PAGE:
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07.11.2016
Decision to deny al-Huda organisation right to set up Islamic kindergarten upheld


The decision by the local authorities to deny the al-Huda (the right way) association to set up what would have been the first Islamic kindergarten in the country has been upheld by the Swiss Federal Court (BG).
 
In ruling in this way, the BG upheld a previous ruling by the Zurich administrative court that it had been right for the Office of Primary and Early Secondary School and the cantonal government to deny the Islamic organisation permission to set up this school in the municipality of Volketswil.
 
According to this article in the Neue Zürcher Zeitung, the BG ruled that the al-Huda Association’s concept did not meet the necessary conditions for the setting-up of a private school with a religious orientation.
 
The court acknowledged that private schools may indeed place emphasis on matters such as religion, but the pupils should not be subjected in any fundamental way to any educational or ideological influences counter to the aims of the such primary and early secondary schools.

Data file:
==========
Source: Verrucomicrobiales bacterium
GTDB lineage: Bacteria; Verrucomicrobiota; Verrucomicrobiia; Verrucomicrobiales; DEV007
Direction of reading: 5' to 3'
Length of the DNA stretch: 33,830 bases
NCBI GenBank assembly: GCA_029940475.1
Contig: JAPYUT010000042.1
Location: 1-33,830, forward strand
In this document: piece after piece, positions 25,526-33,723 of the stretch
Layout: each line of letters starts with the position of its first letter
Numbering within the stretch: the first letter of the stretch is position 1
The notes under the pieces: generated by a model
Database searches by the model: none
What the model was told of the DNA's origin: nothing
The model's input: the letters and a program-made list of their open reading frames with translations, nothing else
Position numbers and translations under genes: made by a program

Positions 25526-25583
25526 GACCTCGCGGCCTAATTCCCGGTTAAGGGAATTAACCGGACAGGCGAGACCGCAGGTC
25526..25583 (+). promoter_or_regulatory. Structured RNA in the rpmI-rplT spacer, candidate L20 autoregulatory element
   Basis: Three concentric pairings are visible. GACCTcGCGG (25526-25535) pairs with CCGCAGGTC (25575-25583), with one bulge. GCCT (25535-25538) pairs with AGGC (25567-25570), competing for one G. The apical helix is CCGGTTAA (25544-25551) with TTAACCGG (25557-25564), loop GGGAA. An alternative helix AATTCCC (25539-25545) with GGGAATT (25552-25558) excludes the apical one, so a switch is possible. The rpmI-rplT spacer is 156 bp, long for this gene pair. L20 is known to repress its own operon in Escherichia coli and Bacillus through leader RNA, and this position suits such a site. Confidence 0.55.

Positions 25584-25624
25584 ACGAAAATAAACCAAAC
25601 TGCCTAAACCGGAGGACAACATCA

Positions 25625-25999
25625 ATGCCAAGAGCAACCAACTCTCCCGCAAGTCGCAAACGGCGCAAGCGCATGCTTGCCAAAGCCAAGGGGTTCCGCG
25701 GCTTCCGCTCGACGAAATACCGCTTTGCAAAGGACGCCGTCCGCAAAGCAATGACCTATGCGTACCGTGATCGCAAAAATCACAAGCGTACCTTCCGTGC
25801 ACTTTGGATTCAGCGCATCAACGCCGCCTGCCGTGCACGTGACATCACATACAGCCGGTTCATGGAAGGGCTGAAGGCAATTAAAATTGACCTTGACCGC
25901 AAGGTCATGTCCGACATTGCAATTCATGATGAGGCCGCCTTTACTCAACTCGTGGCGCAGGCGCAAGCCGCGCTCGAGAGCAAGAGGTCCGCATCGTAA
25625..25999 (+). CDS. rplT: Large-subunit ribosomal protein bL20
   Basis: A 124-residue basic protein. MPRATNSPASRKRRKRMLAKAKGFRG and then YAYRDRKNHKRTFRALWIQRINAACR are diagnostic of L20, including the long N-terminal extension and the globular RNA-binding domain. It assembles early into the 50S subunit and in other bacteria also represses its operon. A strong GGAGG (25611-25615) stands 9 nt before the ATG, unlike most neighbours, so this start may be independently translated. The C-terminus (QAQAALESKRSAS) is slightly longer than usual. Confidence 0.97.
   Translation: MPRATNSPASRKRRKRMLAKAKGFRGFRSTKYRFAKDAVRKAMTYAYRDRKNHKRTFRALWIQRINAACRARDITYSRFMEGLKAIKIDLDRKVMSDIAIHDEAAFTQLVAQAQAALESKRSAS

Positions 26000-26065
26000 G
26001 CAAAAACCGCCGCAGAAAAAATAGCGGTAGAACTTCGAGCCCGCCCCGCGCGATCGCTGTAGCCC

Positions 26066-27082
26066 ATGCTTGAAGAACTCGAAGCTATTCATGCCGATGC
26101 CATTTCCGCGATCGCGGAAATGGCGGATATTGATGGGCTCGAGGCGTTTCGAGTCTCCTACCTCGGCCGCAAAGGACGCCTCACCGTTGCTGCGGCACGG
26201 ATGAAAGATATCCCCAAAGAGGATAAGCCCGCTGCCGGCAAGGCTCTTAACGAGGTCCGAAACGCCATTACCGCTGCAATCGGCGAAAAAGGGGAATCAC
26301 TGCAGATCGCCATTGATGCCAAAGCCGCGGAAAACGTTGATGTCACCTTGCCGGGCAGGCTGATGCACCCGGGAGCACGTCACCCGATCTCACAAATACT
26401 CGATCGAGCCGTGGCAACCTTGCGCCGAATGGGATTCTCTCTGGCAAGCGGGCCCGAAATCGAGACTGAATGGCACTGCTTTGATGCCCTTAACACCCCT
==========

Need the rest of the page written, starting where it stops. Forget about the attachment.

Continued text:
The BG further criticised the lack of clear separation between religious and ideological content in al-Huda’s concept. Nor could the court accept the Islamic organisation’s notion that religious tenets should supersede core elements of prevailing law here. Neither did the organisers’ concept show evidence of any commitment to the humanist and democratic ideals of these primary and early secondary schools such as they existed in the canton.
 
The BG went on to say that, even though permission had not been granted to set up a kindergarten on these lines, it could not be argued that religious freedom was being denied. It emphasised that permission had not been denied on account of the particular religious orientation of the association, but simply because the pre-conditions to set up a private school had not been met.
 
Neither could one claim the court was acting in a discriminatory way, as it was pointed out that the education authorities took it upon themselves to scrutinise Jewish-Orthodox schools in the canton more closely, too. Indeed, it was as a result of this that they were ordered to provide additional lessons in languages and sport as well as to concentrate more on that part of the syllabus relating to “Man and his Environment”.  
 
 
 
 
 
 
 


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